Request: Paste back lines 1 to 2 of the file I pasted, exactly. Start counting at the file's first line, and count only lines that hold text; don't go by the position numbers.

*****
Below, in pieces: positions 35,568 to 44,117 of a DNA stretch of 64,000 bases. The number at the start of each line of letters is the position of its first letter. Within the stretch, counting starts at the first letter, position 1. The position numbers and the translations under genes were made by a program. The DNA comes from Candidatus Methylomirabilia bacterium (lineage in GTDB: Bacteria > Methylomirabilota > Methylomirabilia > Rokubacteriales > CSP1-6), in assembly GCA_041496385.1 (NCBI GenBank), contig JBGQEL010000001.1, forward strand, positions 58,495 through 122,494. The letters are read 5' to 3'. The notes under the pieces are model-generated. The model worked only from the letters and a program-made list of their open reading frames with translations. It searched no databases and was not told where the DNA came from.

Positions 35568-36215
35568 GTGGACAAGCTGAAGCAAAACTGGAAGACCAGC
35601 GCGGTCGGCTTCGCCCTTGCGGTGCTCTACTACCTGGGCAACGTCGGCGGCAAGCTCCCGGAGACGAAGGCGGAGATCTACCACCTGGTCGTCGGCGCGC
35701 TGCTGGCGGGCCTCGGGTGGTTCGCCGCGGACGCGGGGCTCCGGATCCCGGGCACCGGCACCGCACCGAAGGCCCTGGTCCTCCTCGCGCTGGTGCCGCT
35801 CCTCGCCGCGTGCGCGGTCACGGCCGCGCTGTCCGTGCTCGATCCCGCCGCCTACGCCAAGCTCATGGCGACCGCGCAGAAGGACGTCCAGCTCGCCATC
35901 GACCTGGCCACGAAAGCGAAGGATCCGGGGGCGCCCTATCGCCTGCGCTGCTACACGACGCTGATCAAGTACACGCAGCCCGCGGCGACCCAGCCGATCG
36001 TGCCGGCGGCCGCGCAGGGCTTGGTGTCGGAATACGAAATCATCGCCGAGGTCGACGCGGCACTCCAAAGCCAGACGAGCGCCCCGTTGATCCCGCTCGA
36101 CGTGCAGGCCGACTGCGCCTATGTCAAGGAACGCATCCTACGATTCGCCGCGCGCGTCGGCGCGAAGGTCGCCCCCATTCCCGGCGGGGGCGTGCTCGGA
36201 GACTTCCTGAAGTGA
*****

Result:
Below, in pieces: positions 35,568 to 44,117 of a DNA stretch of 64,000 bases. The number at the start of each line of letters is the position of its first letter. Within the stretch, counting starts at the first letter, position 1. The position numbers and the translations under genes were made by a program. The DNA comes from Candidatus Methylomirabilia bacterium (lineage in GTDB: Bacteria > Methylomirabilota > Methylomirabilia > Rokubacteriales > CSP1-6), in assembly GCA_041496385.1 (NCBI GenBank), contig JBGQEL010000001.1, forward strand, positions 58,495 through 122,494. The letters are read 5' to 3'. The notes under the pieces are model-generated. The model worked only from the letters and a program-made list of their open reading frames with translations. It searched no databases and was not told where the DNA came from.

Positions 35568-36215